So that’s true of His power, but it’s also true of His presence. The Bible says He is Emmanuel. God with us. He is not a God who tries to cram us into a mold, but instead He says in Jesus, “you shall know the truth,” and the truth will not cram you into a mold, “the truth will set you free.” He is not a God who stands over us ready to knock us flat at any cause. But instead He says in Jesus, “lo, I am with you always, even to the end of time.” He is not a God who is intolerant or unforgiving about our shortcomings. But instead, He says in Jesus, “neither do I condemn you. Go and sin no more.” He is not the kind of God who puts us down. Instead, He’s a God who puts up with us, and He’s been doing it for centuries. And he says in Jesus, “in the world you have tribulation, but be of good cheer for I have overcome the world.” He is not a God who comes forcing and bashing and crashing His way into the midst of our lives. But instead He says in Jesus, “behold I stand at the door and knock. Open your heart to Me.” That’s the kind of God he really is. He says, “If you want to know what I am like, then look at Jesus.” Like Father, like Son.

And that’s the first reason that God chose to send His son into the world. To show us what God is really like. But there is a second reason. It’s this.

God chose to send His only son into the world in order to give us the gift of eternal life.

Ooh, you need to hang on tight with me here, because you see, we are reaching now towards the heavens themselves. We are on the track of something so awesomely powerful that we have little or no hope of ever fully grasping it, but at least we must try. And maybe, maybe the best way for me to help us, maybe the best way would be for me to tell you a story.

A young doctor was once quite ill, seriously physically ill. The illness lingered for a time, but then gradually, physically, he managed to recover. But he still, oh he still was trapped deep in despair and in depression. Nothing could shake him out of it. He lost interest in his practice. He refused to see his friends. He wouldn’t even go out of the house. He spent day after day after day doing nothing more than simply brooding about the house. His wife tried everything she knew to snap him out of it. Nothing worked. It was all to no avail. She was beginning to feel that his despondency was going to wreck his career and might even wreck their marriage. And so, well, she said so herself. She said it was an act of desperation. She devised a scheme. That’s what it was, a scheme. And her husband didn’t know, but she managed to secure the cooperation of her minister.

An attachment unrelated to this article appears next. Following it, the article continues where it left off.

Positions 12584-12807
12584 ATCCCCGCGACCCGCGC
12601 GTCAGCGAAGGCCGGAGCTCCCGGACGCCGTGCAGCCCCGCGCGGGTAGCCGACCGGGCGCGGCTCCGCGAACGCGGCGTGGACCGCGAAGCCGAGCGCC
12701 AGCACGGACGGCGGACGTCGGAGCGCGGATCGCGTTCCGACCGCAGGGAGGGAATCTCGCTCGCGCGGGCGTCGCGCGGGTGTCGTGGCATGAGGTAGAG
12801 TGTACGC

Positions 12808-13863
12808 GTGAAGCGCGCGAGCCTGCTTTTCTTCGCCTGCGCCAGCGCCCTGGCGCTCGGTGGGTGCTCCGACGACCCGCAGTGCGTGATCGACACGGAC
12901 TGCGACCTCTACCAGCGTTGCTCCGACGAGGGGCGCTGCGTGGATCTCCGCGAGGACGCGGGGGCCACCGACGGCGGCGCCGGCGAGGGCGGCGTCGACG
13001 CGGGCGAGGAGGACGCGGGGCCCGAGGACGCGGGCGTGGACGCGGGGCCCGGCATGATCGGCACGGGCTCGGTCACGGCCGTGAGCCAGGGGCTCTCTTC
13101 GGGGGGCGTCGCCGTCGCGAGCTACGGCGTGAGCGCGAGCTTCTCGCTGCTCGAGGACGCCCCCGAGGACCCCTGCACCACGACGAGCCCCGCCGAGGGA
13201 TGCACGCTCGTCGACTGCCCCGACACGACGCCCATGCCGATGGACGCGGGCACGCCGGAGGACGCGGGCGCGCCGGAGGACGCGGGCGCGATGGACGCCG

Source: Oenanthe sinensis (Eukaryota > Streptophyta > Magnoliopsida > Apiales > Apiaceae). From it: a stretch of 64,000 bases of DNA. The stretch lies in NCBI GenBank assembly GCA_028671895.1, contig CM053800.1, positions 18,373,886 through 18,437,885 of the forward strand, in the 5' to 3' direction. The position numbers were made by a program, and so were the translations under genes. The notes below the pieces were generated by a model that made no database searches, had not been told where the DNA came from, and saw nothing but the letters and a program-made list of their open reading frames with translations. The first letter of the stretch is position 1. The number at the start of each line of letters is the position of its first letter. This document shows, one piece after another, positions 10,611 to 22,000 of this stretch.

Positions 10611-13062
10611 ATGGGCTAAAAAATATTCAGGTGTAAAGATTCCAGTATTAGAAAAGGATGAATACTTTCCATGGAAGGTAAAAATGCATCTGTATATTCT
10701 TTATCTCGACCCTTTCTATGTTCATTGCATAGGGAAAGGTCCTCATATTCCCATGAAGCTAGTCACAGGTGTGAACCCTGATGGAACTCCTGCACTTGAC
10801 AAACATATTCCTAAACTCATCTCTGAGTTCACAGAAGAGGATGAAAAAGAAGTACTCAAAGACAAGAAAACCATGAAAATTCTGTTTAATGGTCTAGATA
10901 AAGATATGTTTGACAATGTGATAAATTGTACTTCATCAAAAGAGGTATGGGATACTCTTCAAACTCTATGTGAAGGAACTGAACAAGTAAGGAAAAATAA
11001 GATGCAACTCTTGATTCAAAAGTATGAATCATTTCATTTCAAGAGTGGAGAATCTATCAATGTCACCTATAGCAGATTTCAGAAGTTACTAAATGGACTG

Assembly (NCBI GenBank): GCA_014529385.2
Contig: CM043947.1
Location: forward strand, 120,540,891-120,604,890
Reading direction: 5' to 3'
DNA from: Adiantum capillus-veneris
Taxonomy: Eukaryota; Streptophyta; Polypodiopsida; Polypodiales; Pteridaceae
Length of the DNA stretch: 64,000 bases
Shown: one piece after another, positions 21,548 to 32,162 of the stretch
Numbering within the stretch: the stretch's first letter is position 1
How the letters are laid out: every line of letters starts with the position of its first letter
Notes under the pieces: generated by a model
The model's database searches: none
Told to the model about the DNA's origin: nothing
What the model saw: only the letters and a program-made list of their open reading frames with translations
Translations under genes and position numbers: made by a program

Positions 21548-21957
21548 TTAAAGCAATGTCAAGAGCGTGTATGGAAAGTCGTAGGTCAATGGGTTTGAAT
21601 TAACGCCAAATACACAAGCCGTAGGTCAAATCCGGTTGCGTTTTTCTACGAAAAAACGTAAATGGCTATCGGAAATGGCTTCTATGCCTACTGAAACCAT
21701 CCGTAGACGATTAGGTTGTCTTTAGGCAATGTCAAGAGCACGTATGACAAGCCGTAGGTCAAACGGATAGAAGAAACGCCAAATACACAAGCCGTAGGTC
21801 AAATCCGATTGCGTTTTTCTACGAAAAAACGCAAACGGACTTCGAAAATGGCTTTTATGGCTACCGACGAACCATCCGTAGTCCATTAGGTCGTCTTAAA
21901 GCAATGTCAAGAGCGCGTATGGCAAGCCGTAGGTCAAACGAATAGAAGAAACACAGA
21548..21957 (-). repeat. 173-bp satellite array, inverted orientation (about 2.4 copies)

She wanted to take her husband to church late on Christmas Eve after the Christmas Eve service was over, when everyone would be gone, and the sanctuary would be lit only with candles. She wanted to take him there where they could spend some time together in the silence. And then, as she had arranged with her minister, he would step into the balcony and begin to read the familiar verses of the Christmas story from the Gospel of Luke. It was a passage of Scripture which they read at their home every Christmas Eve. A passage which had come to be quite meaningful to both of them. And she thought that somehow that just might trigger something good down in her husband’s heart and soul. And so she made all of these arrangements unbeknownst to her husband. And then she asked him if he would be willing to go with her to church on Christmas Eve late, after the service was over.